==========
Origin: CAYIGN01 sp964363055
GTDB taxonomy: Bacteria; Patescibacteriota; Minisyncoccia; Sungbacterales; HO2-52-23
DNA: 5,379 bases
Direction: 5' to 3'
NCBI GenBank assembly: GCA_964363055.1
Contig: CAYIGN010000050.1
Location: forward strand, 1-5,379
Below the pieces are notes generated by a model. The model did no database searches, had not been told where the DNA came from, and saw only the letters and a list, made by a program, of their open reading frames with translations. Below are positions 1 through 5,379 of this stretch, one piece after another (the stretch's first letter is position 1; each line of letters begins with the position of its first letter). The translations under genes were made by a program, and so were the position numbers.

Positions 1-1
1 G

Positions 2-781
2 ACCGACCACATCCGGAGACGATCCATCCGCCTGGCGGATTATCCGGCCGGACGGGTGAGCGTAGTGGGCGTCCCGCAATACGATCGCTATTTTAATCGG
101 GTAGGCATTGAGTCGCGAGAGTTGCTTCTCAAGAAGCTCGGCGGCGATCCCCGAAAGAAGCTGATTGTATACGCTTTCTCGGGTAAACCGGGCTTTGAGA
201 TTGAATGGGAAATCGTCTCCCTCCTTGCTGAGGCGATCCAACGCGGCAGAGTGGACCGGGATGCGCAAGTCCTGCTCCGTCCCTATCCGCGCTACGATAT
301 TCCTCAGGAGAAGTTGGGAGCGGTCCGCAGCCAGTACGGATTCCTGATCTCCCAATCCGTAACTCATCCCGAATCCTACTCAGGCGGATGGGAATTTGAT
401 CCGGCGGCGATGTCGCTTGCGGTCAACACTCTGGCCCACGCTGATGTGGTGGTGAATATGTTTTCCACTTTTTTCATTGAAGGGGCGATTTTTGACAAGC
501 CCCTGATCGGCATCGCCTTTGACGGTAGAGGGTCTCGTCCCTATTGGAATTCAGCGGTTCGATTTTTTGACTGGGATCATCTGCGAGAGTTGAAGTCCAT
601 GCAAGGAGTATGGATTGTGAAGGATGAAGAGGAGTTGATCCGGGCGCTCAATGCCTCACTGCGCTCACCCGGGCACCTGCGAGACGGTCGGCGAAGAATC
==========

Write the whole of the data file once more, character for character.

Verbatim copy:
Origin: CAYIGN01 sp964363055
GTDB taxonomy: Bacteria; Patescibacteriota; Minisyncoccia; Sungbacterales; HO2-52-23
DNA: 5,379 bases
Direction: 5' to 3'
NCBI GenBank assembly: GCA_964363055.1
Contig: CAYIGN010000050.1
Location: forward strand, 1-5,379
Below the pieces are notes generated by a model. The model did no database searches, had not been told where the DNA came from, and saw only the letters and a list, made by a program, of their open reading frames with translations. Below are positions 1 through 5,379 of this stretch, one piece after another (the stretch's first letter is position 1; each line of letters begins with the position of its first letter). The translations under genes were made by a program, and so were the position numbers.

Positions 1-1
1 G

Positions 2-781
2 ACCGACCACATCCGGAGACGATCCATCCGCCTGGCGGATTATCCGGCCGGACGGGTGAGCGTAGTGGGCGTCCCGCAATACGATCGCTATTTTAATCGG
101 GTAGGCATTGAGTCGCGAGAGTTGCTTCTCAAGAAGCTCGGCGGCGATCCCCGAAAGAAGCTGATTGTATACGCTTTCTCGGGTAAACCGGGCTTTGAGA
201 TTGAATGGGAAATCGTCTCCCTCCTTGCTGAGGCGATCCAACGCGGCAGAGTGGACCGGGATGCGCAAGTCCTGCTCCGTCCCTATCCGCGCTACGATAT
301 TCCTCAGGAGAAGTTGGGAGCGGTCCGCAGCCAGTACGGATTCCTGATCTCCCAATCCGTAACTCATCCCGAATCCTACTCAGGCGGATGGGAATTTGAT
401 CCGGCGGCGATGTCGCTTGCGGTCAACACTCTGGCCCACGCTGATGTGGTGGTGAATATGTTTTCCACTTTTTTCATTGAAGGGGCGATTTTTGACAAGC
501 CCCTGATCGGCATCGCCTTTGACGGTAGAGGGTCTCGTCCCTATTGGAATTCAGCGGTTCGATTTTTTGACTGGGATCATCTGCGAGAGTTGAAGTCCAT
601 GCAAGGAGTATGGATTGTGAAGGATGAAGAGGAGTTGATCCGGGCGCTCAATGCCTCACTGCGCTCACCCGGGCACCTGCGAGACGGTCGGCGAAGAATC